Motivational Speakers Get More Business When They Motivate Off Stage Too

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Motivational Speaker Kelly Swanson is an award-winning storyteller, author, and comedian who teaches you how to harness the power of your story to connect, engage, and get results. In this blog, Kelly focuses on the business of professional speaking. Kelly’s post day is Friday. If you aren't sure how to comment on this story, click here.

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Motivational Speakers Who Really Care About Their Audience, Show It

I see a lot of big egos in the business of motivational speaking.  And I think that nothing turns an audience off faster than an arrogant speaker.  Our job is to motivate and inspire – and in order to do that, we must be liked. People buy from people they like – and they listen to people they like – and they remember people they like – you get the picture.

So it pays to be likeable on stage. But let me tell you what else pays – being likeable off stage.

Our value as motivational speakers increases when we can prolong the experience.

This is so easy to do, and yet so many speakers don’t do it. Here are some easy ways to prolong the experience.

1. Arrive early – early enough to visit with attendees in the hallways, at other sessions, etc. This is your chance to be under the radar, and visit with them not as a speaker, but just another person.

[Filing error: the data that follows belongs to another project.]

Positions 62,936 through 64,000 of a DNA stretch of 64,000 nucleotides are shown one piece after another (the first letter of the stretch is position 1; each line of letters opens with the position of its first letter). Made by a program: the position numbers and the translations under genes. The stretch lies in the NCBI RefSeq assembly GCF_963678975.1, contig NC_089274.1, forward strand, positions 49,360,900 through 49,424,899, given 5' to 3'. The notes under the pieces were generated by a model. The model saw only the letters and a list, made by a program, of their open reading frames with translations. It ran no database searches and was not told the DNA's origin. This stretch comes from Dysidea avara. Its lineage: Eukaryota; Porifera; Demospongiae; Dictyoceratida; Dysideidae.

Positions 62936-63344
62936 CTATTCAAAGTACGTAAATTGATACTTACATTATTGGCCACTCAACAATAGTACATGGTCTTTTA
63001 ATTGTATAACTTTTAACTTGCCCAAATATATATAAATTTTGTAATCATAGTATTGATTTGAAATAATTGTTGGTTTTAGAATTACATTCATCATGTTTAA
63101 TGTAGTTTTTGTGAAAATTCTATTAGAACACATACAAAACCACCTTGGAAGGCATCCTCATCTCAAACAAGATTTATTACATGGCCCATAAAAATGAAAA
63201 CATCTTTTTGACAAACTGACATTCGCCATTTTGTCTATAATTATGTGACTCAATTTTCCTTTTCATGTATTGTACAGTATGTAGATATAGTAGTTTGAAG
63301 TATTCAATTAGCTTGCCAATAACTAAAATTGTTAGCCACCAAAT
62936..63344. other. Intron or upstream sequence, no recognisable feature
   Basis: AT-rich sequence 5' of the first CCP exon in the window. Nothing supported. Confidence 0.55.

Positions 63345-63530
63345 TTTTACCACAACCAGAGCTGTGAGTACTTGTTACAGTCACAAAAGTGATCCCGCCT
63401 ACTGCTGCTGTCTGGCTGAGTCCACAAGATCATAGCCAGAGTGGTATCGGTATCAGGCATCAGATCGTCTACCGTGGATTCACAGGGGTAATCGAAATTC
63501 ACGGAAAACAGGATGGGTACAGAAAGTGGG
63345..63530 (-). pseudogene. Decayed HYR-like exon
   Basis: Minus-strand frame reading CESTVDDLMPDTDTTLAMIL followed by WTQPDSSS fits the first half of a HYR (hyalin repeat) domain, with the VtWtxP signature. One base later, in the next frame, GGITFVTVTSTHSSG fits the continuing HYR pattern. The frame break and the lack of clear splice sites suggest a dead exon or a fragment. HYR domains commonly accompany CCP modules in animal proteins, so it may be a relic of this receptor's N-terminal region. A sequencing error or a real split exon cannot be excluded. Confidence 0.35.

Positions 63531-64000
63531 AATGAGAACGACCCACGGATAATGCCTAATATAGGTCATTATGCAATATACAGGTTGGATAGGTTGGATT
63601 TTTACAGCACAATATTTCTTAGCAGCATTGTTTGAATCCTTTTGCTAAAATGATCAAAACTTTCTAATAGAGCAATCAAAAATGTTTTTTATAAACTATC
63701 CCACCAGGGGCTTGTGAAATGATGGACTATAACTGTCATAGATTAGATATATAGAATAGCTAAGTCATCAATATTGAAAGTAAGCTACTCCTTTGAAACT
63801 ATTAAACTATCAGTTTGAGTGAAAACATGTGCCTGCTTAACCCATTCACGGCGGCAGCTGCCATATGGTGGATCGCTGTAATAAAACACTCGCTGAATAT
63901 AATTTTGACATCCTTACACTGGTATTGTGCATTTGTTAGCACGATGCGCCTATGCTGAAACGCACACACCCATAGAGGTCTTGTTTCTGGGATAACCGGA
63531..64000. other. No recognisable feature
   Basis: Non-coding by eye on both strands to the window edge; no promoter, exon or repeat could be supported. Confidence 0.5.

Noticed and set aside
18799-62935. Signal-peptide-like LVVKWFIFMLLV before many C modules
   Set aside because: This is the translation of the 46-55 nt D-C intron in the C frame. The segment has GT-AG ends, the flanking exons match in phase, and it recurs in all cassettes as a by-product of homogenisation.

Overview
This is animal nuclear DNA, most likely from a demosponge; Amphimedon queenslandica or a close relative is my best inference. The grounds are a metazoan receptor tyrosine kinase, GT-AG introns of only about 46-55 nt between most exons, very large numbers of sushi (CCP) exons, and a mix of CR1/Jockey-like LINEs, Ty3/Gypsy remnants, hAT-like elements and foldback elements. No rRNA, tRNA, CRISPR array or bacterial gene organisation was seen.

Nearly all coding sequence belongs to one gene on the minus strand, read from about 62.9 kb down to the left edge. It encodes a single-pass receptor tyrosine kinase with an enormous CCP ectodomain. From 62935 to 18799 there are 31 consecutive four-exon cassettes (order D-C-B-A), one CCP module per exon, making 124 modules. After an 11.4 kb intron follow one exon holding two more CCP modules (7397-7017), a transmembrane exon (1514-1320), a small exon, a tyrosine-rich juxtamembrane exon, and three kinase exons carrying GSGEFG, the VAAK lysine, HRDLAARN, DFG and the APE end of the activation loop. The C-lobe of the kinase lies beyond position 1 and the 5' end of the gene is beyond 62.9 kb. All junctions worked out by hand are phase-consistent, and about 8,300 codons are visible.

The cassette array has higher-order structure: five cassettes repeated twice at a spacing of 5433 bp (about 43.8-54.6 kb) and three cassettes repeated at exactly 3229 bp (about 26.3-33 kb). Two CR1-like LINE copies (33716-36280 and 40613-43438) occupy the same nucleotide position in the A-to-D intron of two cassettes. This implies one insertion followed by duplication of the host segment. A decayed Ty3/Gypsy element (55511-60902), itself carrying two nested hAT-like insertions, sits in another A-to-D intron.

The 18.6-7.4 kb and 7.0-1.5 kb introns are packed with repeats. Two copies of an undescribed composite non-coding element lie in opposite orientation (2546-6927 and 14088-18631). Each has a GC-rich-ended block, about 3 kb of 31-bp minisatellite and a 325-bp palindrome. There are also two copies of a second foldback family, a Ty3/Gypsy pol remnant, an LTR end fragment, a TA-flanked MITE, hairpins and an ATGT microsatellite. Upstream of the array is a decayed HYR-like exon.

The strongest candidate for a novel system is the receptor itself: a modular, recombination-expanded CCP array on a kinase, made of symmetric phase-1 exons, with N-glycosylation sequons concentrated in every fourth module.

2. Send a note in advance of the event. Ask your meeting planner if you can prepare a little message to meet them in advance. Videos are great. All you have to do is talk about how excited you are, and what they can expect. And act excited. This isn’t a training video – this is your chance to smile and say hello.

3. Visit with your audience before you speak. Walk through the room and greet people as they are sitting down – start small talk. If you need time to prepare for your speech you have waited too long. Using this time to visit with your audience is more important. You don’t need to tell them you’re the speaker – just say hello.

4. Stick around after you speak to chat with people. Give them a chance to say hello and tell you what they enjoyed about your program. Let them take a picture with you. It means a lot to them.

5. Be accessible afterwards through social media – like Facebook. And then when they message you or comment – respond. In fact, use your social media as another way you can encourage, motivate, and share your advice.

These are some easy ways for you to prolong the experience. And when you do, you create fans. And nothing brings more business like fans.



  • ImanWoods

    GREAT TIPS! I’m printing this out for when I expand my public speaking. Love your tips, they’re always about balancing being honest/true to yourself and promoting yourself. A difficult line to walk!